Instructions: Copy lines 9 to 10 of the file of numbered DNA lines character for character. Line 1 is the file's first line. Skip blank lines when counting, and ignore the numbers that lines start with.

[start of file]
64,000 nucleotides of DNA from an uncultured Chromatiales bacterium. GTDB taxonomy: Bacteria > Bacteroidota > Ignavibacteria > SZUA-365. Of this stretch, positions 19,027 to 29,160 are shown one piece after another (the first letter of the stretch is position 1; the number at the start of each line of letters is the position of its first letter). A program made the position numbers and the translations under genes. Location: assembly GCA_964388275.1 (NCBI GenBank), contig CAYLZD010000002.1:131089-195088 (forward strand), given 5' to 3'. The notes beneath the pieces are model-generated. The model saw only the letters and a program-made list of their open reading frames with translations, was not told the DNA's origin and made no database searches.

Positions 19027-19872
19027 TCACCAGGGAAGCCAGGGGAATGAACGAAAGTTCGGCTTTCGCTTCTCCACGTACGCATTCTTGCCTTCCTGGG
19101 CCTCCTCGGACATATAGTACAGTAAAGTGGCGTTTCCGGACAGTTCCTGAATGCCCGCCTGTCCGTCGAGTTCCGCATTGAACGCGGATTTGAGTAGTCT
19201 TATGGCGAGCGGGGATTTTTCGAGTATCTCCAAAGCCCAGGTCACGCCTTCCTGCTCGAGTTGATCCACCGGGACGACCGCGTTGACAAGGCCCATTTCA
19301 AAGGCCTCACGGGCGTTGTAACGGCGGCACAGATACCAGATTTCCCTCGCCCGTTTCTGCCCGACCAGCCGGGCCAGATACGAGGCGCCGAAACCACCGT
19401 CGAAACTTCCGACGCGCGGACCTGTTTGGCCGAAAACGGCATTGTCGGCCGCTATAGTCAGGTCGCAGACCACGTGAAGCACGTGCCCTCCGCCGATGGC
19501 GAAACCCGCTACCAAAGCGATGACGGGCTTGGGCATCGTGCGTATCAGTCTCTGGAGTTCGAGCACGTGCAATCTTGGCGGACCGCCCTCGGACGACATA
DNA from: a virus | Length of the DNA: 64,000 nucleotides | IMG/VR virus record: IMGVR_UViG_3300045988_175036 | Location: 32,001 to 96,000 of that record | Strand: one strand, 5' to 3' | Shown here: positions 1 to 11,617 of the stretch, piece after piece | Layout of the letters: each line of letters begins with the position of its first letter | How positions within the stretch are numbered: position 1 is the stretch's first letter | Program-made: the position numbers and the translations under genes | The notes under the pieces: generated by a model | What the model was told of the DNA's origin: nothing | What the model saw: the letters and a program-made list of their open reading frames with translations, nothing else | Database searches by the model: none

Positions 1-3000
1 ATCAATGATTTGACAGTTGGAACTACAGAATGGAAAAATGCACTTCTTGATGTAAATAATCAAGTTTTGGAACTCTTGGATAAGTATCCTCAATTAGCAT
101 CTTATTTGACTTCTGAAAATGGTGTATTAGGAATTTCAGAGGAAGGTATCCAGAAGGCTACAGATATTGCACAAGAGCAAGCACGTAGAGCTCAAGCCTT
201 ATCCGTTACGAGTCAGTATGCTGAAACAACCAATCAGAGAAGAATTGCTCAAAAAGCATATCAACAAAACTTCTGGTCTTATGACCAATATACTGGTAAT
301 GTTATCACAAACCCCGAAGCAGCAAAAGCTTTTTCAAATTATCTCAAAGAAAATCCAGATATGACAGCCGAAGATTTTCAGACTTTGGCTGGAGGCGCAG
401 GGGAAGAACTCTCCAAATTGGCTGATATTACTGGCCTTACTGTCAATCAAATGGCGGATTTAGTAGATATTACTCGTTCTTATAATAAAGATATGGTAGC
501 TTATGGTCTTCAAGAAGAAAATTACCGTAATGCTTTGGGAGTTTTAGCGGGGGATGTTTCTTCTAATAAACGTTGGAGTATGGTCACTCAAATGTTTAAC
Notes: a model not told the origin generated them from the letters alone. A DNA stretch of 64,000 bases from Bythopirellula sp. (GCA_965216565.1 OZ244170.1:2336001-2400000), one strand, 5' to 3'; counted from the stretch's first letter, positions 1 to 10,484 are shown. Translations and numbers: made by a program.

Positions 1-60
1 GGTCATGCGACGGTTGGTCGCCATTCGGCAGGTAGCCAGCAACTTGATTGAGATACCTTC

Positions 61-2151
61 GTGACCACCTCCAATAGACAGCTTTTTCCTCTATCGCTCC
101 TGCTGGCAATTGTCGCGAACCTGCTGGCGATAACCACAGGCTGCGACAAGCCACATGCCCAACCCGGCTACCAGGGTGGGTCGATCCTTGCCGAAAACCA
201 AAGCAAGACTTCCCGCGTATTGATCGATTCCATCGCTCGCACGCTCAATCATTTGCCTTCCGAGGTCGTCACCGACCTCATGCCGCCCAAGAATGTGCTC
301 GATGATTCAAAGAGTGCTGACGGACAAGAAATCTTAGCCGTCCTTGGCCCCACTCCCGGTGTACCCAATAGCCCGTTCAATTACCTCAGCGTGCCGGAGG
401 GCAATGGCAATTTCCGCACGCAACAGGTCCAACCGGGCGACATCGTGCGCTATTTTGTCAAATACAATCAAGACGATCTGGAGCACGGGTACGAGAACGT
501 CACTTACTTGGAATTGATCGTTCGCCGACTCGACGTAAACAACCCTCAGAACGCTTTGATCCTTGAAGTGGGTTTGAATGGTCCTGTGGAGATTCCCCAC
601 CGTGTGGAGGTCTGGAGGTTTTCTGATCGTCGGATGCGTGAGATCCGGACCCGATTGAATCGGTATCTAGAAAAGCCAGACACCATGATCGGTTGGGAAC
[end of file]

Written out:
DNA from: a virus | Length of the DNA: 64,000 nucleotides | IMG/VR virus record: IMGVR_UViG_3300045988_175036 | Location: 32,001 to 96,000 of that record | Strand: one strand, 5' to 3' | Shown here: positions 1 to 11,617 of the stretch, piece after piece | Layout of the letters: each line of letters begins with the position of its first letter | How positions within the stretch are numbered: position 1 is the stretch's first letter | Program-made: the position numbers and the translations under genes | The notes under the pieces: generated by a model | What the model was told of the DNA's origin: nothing | What the model saw: the letters and a program-made list of their open reading frames with translations, nothing else | Database searches by the model: none

Positions 1-3000